The French army has said some of its troops have deployed in Kidal, the last major rebel-held settlement in Mali. According to local Malian officials, the settlement's airport is the first major target.
French army spokesman Thierry Burkhard said on Wednesday that its forces were vying for control of the airport in the eastern Malian town of Kidal.
"We established a presence in Kidal overnight and this morning are securing control of the airport," Colonel Burkhard told the Reuters news agency. "The operations are ongoing."
Kidal, home to roughly 25,000 people according to a 2009 census, is the last major Malian settlement under rebel control. French-led troops have re-captured cities and towns including Gao, Diabaly, Konna and Timbuktu since Mali's former colonial power decided to intervene in the conflict on January 11.
Kidal's airport is to the southeast of the town, which is situated a little less than 200 kilometers (124 miles) from Mali's northeastern border with Algeria.
Malian security sources and town officials said that the airport was already under French control.
"I can confirm it. They arrived late last night and they deployed in four planes and some helicopters," said Haminy Belco Maiga, president of the regional assembly of Kidal.
Fast, fleeting French mission
French Foreign Minister Laurent Fabius said in a newspaper interview published in the Wednesday edition of the "Parisien" that the military was planning to make swift gains in Mali - mentioning the last two major settlements reclaimed by French and Malian forces.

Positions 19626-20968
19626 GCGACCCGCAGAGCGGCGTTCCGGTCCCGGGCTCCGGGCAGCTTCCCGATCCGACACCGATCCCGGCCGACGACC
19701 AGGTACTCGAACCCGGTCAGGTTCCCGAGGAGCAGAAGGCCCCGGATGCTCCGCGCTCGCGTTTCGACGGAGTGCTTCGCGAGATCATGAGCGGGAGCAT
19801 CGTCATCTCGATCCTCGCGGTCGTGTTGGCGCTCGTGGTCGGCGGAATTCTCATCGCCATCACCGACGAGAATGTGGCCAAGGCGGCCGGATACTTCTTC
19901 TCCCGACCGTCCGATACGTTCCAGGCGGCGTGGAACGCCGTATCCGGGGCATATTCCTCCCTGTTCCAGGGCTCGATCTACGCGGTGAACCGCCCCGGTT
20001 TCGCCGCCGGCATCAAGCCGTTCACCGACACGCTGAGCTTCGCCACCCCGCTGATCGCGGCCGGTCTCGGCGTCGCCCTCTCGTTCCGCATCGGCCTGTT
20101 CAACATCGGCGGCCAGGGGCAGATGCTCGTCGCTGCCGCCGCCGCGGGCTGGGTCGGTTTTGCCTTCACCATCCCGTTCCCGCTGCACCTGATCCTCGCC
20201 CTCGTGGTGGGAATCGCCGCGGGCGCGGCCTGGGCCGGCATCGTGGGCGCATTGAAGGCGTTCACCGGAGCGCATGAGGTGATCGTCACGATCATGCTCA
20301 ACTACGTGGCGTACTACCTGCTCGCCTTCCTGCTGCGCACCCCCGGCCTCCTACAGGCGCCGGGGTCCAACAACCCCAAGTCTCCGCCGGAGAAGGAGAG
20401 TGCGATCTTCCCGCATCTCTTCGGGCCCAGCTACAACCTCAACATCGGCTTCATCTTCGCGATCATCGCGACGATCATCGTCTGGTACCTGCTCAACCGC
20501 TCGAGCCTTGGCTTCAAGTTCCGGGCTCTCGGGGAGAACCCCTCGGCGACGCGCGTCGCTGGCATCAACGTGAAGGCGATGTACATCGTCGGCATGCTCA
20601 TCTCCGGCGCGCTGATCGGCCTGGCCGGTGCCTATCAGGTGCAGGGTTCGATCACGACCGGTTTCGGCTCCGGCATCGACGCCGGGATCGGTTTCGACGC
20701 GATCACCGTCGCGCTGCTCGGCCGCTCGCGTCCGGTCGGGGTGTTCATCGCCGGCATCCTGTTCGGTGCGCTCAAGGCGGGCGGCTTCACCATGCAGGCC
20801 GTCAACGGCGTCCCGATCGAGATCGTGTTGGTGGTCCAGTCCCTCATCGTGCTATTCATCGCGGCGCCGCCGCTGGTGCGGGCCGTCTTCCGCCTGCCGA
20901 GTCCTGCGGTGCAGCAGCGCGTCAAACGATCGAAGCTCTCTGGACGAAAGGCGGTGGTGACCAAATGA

"It was always part of the plan to liberate Gao and Timbuktu very quickly," Fabius said. "Now, it's up to African countries to pick up the baton. We decided to take the necessary measures to succeed in this mission and make progress. But the French presence is not there for the long haul. We are leaving quickly."
A contingent of 8,000 regional soldiers from member countries of the Economic Community of West African States (ECOWAS) is envisioned for Mali, but financial and logistical limitations have meant that only a fraction of the force has as yet been deployed.
To that end, international donors gathered in Addis Ababa on Tuesday, pledging just over $455 million (337 million euros) for security efforts in Mali. It was not immediately clear, however, how much of the funds were destined for military operations specifically.
The regional force, known as AFISMA, also incorporates a contingent of troops from non-ECOWAS member Chad, some of whom are already on the ground in Mali.
msh/hc (AFP, Reuters)